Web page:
Britain’s House of Commons will examine whether MPs’ staff should be employed centrally following the latest wave of allegations of harassment and misconduct in Westminster.
A series of revelations by women MPs over the past week of sexual harassment by colleagues has prompted renewed calls for a cultural change in the UK parliament.
Sir Lindsay Hoyle, Commons speaker, announced on Sunday that he would form a commission to examine whether parliament’s human resources practices should be overhauled.
Support staff are currently employed by individual MPs, and Hoyle said the review was “needed urgently” to examine whether they should be employed by parliament or an outside body, with MPs able to hire from a pool.
“I take recent allegations of bullying and sexual impropriety, comments and advances very seriously, which is why it is time we reviewed our working practices, particularly whether it is right that individual MPs are the employers of their staff,” Hoyle said.
Dame Andrea Leadsom, a former leader of the Commons, called for parliament to establish a formal human resources department, arguing that the Independent Complaints and Grievance Scheme, which last year investigated 15 MPs for bullying, harassment or sexual misconduct, was not strong enough.
“The problem has been that the ICGS has not been able to employ enough specialist investigators and this has meant that a lot of the investigations have taken too long,” she told The Sunday Times.
“This means only a small number of cases have gone through the system but I firmly believe that once that number increases and MPs see that there are serious consequences for their behaviour then the culture will change.”
Their comments came after Neil Parish, a Conservative MP and chair of the environment, food and rural affairs select committee, was forced to quit parliament on Saturday after admitting that he had watched pornography twice in the House of Commons chamber.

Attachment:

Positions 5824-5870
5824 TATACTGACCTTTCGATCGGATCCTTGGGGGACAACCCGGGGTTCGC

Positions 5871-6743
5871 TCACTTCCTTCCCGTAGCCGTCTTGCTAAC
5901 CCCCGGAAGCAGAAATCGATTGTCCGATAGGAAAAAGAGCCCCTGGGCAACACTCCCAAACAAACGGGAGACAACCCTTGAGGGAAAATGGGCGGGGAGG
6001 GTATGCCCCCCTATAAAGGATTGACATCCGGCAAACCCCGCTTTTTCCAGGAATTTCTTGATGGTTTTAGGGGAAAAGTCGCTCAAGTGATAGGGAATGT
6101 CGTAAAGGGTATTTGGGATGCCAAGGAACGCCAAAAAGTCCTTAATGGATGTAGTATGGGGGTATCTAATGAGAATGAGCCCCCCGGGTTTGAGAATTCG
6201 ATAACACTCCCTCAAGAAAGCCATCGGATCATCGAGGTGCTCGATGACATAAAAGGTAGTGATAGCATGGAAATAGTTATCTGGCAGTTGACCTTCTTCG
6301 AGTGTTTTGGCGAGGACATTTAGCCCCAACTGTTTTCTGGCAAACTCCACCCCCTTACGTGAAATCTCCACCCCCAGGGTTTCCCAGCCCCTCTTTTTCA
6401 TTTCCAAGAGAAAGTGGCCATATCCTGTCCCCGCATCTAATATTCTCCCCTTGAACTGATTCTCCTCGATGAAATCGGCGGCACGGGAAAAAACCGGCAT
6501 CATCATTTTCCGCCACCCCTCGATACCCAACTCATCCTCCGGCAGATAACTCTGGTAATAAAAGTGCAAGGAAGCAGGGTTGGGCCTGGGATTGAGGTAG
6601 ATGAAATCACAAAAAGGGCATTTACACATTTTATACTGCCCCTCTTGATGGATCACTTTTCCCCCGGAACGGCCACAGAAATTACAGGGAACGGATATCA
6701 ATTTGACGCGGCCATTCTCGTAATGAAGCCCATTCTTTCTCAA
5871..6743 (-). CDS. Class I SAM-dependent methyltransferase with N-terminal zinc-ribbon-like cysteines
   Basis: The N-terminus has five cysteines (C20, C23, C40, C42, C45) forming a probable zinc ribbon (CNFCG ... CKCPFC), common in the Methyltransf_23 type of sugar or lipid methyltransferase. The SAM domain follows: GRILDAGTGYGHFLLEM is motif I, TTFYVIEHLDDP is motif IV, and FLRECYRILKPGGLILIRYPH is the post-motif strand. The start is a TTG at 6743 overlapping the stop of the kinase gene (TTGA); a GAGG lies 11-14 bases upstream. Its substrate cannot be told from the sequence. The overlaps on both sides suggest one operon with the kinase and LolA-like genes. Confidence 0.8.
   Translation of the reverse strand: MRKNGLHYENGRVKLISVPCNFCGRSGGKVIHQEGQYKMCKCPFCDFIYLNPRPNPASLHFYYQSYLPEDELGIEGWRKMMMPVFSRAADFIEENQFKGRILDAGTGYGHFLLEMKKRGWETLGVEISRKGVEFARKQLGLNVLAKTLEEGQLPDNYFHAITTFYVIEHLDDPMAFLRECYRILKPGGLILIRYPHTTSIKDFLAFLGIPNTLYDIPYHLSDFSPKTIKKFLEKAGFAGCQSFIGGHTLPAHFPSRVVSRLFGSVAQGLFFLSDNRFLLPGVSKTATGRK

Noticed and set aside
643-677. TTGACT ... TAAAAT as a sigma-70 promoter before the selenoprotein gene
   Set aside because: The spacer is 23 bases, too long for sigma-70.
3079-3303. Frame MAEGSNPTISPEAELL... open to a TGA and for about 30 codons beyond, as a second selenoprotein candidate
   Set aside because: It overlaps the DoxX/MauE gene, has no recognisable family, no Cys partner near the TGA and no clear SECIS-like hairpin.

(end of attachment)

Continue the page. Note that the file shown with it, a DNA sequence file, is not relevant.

Separately, Anne-Marie Trevelyan, international trade secretary, said in an interview with LBC radio last week that she had been “pinned up against a wall by a male MP” and all women in parliament had been subjected to “wandering hands”.
Sir Ed Davey, leader of the Liberal Democrats, supported Hoyle’s suggestion that MPs’ staff could be directly employed by parliament.
But Kwasi Kwarteng, business secretary, said on Sunday that the Houses of Parliament was not a dangerous place to work, although he acknowledged there were some “bad apples” among MPs.
“It’s very similar to when people say, ‘Oh well, there are a number of racist people in this country, so that means the whole country is racist.’ That doesn’t follow,” he told the BBC. “There are some bad apples. There are people who’ve acted very badly and they should be held to account.”
Sir Keir Starmer, Labour leader, claimed that the Conservative party had to lead the cultural change. He told Sky News that whenever faced with issues “their first instinct is to push it off into the long grass”.
Starmer added: “That is a political problem, because a fish rots from the head, and there needs to be political leadership on this as well. And we haven’t seen that yet from the Conservative party.”
Oliver Dowden, chair of the Tory party, has pledged that half of its MPs will be female after the next election. He told the Sunday Telegraph that the candidates list would be updated to ensure it “reflects the fact that half the population are women”.
Meanwhile, the Tories are braced for a difficult by-election in the Devon constituency of Tiverton and Honiton to replace Parish. Although he had a 24,239 majority and the seat has only ever returned Conservative MPs, some party officials are concerned that the Liberal Democrats could pose a threat.
One Conservative party official said: “We have a big majority, but the Lib Dems have been traditionally strong in that part of the world. Given the circumstances, it could be tricky.”